The remote spying operation is thought to be the most extensive yet uncovered in the political world and is estimated to be invading more than a dozen new computers a week. Other infected computers were found at Deloitte & Touche in New York.

The IWM report said: "GhostNet represents a network of compromised computers resident in high-value political, economic, and media locations spread across numerous countries worldwide. At the time of writing, these organisations are almost certainly oblivious to the compromised situation in which they find themselves. The computers of diplomats, military attachés, private assistants, secretaries to Prime Ministers, journalists and others are under the concealed control of unknown assailant(s)."

It added: "In Dharamsala [the headquarters of the Tibetan government in exile] and elsewhere, we have witnessed machines being profiled and sensitive documents being removed. At our laboratory, we have analysed our own infected 'honey pot' computer and discovered that the capabilities of GhostNet are potent and wide-ranging.

"Almost certainly, documents are being removed without the targets’ knowledge, keystrokes logged, web cameras are being silently triggered, and audio inputs surreptitiously activated."

Once the hackers infiltrated the systems, they gained control using malware – software they had installed on the compromised computers – and sent and received data from them, the researchers said. The investigation concluded that Tibetan computer systems were compromised by multiple infections that gave attackers unprecedented access to potentially sensitive information, including documents from the private office of the Dalai Lama.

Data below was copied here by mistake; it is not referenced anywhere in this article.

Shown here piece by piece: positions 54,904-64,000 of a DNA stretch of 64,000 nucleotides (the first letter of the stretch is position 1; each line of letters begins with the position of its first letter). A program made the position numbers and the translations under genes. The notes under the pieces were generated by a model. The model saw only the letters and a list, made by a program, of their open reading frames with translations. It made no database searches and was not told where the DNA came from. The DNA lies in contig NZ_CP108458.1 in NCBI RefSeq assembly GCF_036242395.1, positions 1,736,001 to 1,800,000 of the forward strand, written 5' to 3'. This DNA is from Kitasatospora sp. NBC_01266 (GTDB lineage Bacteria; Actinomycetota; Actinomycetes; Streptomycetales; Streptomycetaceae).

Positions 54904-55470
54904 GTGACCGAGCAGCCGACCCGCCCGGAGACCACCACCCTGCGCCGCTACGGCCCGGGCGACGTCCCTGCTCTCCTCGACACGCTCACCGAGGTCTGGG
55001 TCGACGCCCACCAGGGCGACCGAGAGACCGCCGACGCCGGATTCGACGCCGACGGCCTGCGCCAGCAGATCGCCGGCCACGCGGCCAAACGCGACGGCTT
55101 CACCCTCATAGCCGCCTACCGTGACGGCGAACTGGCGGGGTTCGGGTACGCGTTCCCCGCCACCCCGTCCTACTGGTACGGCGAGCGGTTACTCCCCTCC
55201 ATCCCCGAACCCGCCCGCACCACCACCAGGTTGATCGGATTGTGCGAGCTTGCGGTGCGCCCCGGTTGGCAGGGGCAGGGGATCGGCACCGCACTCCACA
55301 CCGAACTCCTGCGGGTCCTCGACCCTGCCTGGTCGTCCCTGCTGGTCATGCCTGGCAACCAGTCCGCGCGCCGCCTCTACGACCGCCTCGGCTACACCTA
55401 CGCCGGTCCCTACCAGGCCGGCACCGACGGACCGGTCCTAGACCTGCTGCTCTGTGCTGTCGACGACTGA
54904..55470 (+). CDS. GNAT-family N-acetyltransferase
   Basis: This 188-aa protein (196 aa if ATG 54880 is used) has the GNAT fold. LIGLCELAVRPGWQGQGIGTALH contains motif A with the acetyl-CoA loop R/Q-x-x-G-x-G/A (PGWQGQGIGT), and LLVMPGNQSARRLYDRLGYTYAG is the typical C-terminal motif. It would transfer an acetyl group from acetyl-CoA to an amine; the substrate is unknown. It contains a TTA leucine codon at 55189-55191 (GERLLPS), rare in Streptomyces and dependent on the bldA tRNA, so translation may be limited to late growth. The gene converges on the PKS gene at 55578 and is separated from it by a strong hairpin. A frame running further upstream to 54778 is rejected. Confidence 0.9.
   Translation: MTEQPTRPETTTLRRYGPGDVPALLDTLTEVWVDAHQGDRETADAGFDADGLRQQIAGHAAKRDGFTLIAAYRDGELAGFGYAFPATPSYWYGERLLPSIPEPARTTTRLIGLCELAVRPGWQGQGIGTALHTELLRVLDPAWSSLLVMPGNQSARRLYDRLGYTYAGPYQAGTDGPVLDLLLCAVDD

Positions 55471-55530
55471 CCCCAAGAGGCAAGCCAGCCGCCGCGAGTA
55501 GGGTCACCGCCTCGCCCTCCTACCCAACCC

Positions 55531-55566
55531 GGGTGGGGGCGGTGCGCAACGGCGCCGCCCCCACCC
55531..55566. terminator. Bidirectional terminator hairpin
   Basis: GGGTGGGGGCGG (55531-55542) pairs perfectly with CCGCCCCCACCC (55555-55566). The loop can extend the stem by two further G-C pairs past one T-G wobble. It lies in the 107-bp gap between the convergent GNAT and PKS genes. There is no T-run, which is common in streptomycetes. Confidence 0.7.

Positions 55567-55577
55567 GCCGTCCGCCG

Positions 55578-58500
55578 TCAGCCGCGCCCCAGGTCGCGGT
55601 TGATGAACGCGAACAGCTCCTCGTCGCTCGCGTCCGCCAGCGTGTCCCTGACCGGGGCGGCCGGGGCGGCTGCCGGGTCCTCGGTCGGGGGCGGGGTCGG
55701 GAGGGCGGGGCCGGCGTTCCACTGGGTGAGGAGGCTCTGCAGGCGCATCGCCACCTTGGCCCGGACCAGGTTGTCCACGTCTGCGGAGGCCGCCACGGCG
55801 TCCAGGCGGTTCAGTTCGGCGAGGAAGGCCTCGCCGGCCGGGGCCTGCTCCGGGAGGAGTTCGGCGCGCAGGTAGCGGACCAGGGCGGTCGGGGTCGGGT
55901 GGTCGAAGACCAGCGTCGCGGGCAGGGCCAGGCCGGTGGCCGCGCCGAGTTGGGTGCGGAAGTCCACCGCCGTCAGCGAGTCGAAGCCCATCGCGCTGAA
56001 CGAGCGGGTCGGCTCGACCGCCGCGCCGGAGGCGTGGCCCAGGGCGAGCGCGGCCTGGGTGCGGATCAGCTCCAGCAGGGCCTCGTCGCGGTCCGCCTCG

The investigators went to India, Europe and North America to collect evidence about the infected systems used by Tibetan exiles. It was in the second stage of the inquiry, when they were analysing the data, that they uncovered the network of compromised computers.

The IWM report said in its summary: "The GhostNet system directs infected computers to download a Trojan known as Ghost Rat that allows attackers to gain complete, real-time control. These instances of Ghost Rat are consistently controlled from commercial internet access accounts located on the island of Hainan, in the People’s Republic of China."

The researchers said GhostNet was spread using classic malware techniques. "Contextually relevant emails are sent to specific targets with attached documents that are packed with exploit code and Trojan horse programmes designed to take advantage of vulnerabilities in software installed on the target’s computer.

"Once compromised, files located on infected computers may be mined for contact information, and used to spread malware through e-mail and document attachments that appear to come from legitimate sources, and contain legitimate documents and messages."